[Beowulf] IEEE 1588 (PTP) - a better cluster clock?
agshew at gmail.com
Tue Jul 24 18:51:19 EDT 2007
On 7/18/07, Patrick Ohly <patrick.ohly at intel.com> wrote:
> * Have you heard of PTP and considered to use it in clusters?
> * How would applications or clusters benefit from a better
> cluster-wide clock?
> * What obstacles did or could prevent using PTP(d) for that
I wasn't aware of PTPd, and neither was my team leader Josip Loncaric.
Now that I am, I'll try it out and compare it to a solution Josip came up
with a while ago. He was satisfied with NTP at one time, but started
writing BTime (http://btime.sf.net) in 2004. He listed some of his reasons
in a talk at SC2005 (slides are in the BTime tarball):
Benefits of precision global timekeeping
Rapid/frequent performance measurements of parallel applications
· Local gettimeofday() better than communicating with a global clock
Synchronous system activity possible without communication
· Local timer triggered events could be globally synchronous
· Potential for reducing the impact of system noise
BTime synchronizes client clocks to server broadcasts (not multicast),
and uses a kernel module to provide more precise time-relevant data.
The current version of BTime applies to Linux kernels 2.6.13 up to and
including 2.6.17, but Josip hasn't had time to get it working with the new
clocksource infrastructure of newer kernels.
More details from the README:
TUNING: BTime assumes that a certain fraction of timestamps will make it with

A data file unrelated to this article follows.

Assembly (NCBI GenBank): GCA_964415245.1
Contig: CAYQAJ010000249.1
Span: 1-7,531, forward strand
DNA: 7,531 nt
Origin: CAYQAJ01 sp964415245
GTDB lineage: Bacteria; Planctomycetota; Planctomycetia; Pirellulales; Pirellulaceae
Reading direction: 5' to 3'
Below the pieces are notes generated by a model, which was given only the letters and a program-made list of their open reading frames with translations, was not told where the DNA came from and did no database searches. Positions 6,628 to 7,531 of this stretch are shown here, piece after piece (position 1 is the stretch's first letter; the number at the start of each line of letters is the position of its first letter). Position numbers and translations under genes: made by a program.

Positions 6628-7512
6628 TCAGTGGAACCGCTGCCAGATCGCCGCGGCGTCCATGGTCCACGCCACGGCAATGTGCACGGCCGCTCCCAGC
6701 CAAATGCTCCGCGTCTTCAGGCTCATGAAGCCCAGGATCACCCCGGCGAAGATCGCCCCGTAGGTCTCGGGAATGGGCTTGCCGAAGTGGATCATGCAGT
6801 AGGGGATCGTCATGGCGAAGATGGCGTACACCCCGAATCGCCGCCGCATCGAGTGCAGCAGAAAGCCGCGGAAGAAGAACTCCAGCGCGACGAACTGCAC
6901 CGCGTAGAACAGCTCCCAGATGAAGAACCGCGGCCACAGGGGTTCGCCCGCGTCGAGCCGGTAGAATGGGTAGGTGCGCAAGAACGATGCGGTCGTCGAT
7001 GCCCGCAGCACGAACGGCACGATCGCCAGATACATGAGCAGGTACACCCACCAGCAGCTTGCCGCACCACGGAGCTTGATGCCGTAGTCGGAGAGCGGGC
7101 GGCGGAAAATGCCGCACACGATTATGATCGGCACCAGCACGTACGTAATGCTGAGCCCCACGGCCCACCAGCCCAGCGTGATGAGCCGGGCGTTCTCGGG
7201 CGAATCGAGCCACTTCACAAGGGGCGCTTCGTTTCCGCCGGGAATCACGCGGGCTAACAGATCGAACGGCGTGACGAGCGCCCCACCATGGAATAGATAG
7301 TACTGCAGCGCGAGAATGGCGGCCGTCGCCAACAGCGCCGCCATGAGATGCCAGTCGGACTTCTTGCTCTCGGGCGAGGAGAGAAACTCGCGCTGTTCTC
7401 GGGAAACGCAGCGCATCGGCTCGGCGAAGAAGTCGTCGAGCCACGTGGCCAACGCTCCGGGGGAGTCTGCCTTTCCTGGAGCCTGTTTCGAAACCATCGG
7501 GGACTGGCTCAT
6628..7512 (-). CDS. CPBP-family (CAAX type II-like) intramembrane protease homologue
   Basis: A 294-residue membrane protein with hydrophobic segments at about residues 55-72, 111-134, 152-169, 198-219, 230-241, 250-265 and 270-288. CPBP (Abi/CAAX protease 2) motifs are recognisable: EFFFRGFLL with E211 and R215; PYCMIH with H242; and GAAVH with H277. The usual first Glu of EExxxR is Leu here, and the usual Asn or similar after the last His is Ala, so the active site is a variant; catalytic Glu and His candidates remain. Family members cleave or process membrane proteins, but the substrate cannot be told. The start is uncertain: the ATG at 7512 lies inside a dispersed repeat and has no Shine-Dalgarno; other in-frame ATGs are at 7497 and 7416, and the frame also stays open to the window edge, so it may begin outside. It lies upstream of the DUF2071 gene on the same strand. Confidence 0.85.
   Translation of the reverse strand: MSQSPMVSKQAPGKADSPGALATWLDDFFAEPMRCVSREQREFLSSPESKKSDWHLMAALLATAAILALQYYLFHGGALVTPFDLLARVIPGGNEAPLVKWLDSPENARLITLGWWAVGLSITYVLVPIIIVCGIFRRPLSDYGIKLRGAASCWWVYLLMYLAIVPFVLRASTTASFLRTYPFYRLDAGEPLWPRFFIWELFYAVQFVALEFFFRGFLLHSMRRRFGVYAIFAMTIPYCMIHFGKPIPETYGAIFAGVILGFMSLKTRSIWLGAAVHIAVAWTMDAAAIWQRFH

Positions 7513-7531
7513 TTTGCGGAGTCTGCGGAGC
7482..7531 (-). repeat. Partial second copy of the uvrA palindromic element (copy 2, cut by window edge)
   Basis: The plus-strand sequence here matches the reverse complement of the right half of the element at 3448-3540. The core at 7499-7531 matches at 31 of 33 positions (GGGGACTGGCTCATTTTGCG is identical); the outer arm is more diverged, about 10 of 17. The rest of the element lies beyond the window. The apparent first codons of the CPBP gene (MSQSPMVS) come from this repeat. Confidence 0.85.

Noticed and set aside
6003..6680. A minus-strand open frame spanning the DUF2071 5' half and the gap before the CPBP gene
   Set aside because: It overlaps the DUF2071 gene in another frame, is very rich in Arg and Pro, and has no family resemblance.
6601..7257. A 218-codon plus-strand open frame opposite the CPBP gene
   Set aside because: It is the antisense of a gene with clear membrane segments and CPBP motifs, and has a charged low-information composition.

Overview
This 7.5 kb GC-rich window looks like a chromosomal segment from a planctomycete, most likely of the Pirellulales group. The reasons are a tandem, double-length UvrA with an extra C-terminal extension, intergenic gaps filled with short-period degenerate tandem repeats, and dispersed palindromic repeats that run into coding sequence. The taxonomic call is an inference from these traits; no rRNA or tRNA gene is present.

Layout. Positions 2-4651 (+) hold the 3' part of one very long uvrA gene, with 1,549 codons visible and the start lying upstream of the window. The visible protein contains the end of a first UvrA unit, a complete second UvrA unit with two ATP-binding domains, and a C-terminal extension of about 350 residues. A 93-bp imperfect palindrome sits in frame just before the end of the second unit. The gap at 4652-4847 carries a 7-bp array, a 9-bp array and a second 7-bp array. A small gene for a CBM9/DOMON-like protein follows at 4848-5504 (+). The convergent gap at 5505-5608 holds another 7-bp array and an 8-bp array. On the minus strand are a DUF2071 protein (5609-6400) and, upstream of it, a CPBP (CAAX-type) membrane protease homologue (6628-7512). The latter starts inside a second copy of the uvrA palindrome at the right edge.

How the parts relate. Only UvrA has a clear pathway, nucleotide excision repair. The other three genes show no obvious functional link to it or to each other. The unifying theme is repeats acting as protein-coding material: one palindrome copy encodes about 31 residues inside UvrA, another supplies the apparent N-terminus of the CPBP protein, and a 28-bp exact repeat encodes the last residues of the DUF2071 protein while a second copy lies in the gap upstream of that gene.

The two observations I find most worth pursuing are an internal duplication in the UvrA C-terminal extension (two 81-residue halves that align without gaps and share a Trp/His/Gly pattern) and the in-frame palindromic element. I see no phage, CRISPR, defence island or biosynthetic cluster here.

minimal delays, and that those minimal delays are exponentially
a high performance local network using UDP protocol, this
characteristic noise is
empirically about 3 microseconds (it would be about 10 microseconds
for TCP), but
if the network path has several hops, timing noise could be higher
(e.g. 25 us UDP).
BTW, BTime adaptively estimates the probability of receiving timestamps without
extra delays; but it currently requires a fixed timing noise estimate.
TO DO: broadcast delay compensation... for now, BTime synchronizes
all clients to server time minus uncompensated broadcast delay B. This delay
(about 35-50 microseconds) can be measured more precisely to improve
compensation. Otherwise, the server will remain B microseconds ahead
of all clients, which will be synchronized with each other. BTime
currently applies the same compensation constant at each client.
Quality of this synchronization depends on the consistency in the minimum
broadcast time, but client clocks usually remain within 10 microseconds of
each other. Even over a noisy 4-hop network, 10 us tolerance was reached
with 99.75% confidence in my tests at 1 timestamp per second.
Finally, btime-server is set to send a small UDP packet once per
second. This imposes
very low overhead (<0.001% of CPU and network) but the interval could
up to 30 seconds or so, at the expense of increasing the width of the confidence
interval. In my tests (using TCP with about 10 us timing noise over
client clocks track the median offset within about
10 microseconds * sqrt(seconds between good timestamps)
as the 99.9% confidence interval. This assumes that the master clock is
synchronized to wall clock time once per day; but if NTP is running,
it applies >100
times larger adjustments roughly every 17 minutes, and while BTime quickly
compensates, these transients reduce the confidence of staying within
the same tracking interval.
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